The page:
For right now, the greatest green potential for foil, wraps and storage is in the packaging arena, and for good reason. According to Fine Vintage Limited’s Kam, reduced product packaging can result in substantial costs savings for manufacturers, retailers and consumers. Kam says to keep transportation costs down, manufacturers of private label plastic kitchen storage products should consider using a smaller, thinner unit box. He also suggests manufacturers offer a thinner-gauge plastic film that can achieve the same product performance with less packaging material.
“Personally, I think green packaging just makes sense,” Kam adds. “Consumers pay less and use only what [they] need. And in the meantime, supermarkets can make the same amount of profit.”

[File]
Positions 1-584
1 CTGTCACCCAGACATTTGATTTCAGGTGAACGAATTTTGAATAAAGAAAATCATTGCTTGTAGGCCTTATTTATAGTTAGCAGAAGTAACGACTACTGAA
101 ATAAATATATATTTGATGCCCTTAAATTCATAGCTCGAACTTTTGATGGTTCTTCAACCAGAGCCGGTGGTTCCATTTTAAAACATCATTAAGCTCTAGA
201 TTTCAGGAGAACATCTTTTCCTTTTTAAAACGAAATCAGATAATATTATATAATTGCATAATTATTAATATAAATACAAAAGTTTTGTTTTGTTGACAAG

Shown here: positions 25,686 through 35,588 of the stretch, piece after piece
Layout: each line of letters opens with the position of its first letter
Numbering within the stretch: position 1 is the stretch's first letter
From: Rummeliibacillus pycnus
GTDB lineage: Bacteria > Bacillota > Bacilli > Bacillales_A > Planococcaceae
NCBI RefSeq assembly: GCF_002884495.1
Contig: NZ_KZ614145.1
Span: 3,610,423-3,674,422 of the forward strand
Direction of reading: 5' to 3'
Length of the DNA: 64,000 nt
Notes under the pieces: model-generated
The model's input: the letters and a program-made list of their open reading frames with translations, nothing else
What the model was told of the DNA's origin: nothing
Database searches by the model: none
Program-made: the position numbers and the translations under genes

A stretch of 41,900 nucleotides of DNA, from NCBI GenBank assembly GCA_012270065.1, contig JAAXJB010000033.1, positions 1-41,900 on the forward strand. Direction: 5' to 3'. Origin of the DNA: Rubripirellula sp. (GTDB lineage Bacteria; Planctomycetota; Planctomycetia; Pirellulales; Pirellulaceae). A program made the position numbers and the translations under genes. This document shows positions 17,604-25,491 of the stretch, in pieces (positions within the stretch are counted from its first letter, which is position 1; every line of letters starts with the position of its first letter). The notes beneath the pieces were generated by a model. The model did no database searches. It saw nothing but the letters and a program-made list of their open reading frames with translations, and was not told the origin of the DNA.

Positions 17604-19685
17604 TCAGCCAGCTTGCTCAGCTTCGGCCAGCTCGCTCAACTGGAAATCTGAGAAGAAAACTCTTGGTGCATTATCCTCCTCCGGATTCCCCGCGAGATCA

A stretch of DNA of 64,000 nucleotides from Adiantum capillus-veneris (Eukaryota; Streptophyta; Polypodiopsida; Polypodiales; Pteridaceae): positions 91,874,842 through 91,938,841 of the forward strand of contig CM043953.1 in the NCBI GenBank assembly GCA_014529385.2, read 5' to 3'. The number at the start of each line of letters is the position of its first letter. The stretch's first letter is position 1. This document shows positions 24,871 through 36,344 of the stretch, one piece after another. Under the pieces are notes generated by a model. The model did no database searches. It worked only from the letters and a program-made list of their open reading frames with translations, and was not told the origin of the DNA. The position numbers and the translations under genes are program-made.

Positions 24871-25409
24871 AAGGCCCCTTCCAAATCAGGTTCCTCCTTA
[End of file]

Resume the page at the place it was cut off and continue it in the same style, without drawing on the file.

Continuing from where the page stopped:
Because the green trend has gained such momentum within the retail landscape, product manufacturers in nearly every category of the store have chimed in with their version of “green.” Although this is great news for the environmentalist in us all, the eco-boom also has inspired “green-washing,” where manufacturers make false or overstated green claims to take advantage of the concept’s popularity with consumers.
As the green-washing continues, Minigrip Consumer Products’ Malik predicts the category will “begin to find products that ‘pretend’ to be environmentally friendly, but are really nothing more than marketing spin.”
But Malik doesn’t foresee total decay of the industry’s most prosperous trend. Acknowledging the good and the bad, he simply states that a lot of confusion exists over what constitutes “biodegradability” and “compostability” for plastic products, as well as labeling guidelines for alternative resins.